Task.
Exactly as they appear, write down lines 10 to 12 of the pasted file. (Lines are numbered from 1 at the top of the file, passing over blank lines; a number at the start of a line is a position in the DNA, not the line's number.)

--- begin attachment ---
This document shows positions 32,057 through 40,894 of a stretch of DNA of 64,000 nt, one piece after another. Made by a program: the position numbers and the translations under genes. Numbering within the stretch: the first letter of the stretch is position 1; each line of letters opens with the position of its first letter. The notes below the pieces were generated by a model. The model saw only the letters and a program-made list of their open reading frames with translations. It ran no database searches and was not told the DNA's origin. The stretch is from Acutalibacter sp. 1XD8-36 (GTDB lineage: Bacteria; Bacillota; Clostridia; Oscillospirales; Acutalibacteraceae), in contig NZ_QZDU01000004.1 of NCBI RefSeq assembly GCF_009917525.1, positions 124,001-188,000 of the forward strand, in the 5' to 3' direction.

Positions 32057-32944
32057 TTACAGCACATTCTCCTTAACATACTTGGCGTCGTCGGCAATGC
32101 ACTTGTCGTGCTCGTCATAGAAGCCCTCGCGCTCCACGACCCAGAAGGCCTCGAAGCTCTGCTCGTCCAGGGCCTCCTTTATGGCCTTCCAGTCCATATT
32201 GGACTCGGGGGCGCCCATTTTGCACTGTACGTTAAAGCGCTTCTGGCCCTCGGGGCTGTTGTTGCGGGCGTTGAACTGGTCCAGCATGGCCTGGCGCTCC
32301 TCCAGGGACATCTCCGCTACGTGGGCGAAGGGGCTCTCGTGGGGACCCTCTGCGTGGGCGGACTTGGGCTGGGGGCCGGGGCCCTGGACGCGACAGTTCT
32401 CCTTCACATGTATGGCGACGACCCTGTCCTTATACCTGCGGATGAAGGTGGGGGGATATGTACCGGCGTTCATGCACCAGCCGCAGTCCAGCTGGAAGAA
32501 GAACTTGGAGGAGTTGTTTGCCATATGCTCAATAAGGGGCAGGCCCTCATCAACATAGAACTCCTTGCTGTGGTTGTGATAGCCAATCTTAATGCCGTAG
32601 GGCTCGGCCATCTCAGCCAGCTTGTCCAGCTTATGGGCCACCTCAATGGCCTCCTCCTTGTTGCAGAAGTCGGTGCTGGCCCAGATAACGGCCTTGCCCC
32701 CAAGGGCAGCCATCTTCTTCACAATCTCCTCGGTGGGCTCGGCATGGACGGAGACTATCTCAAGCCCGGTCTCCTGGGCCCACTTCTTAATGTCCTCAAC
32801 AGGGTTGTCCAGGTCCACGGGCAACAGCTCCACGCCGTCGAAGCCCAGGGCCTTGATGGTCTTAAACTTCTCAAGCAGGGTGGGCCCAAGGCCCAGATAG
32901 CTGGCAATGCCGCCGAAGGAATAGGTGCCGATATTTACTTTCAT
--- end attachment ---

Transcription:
32701 CAAGGGCAGCCATCTTCTTCACAATCTCCTCGGTGGGCTCGGCATGGACGGAGACTATCTCAAGCCCGGTCTCCTGGGCCCACTTCTTAATGTCCTCAAC
32801 AGGGTTGTCCAGGTCCACGGGCAACAGCTCCACGCCGTCGAAGCCCAGGGCCTTGATGGTCTTAAACTTCTCAAGCAGGGTGGGCCCAAGGCCCAGATAG
32901 CTGGCAATGCCGCCGAAGGAATAGGTGCCGATATTTACTTTCAT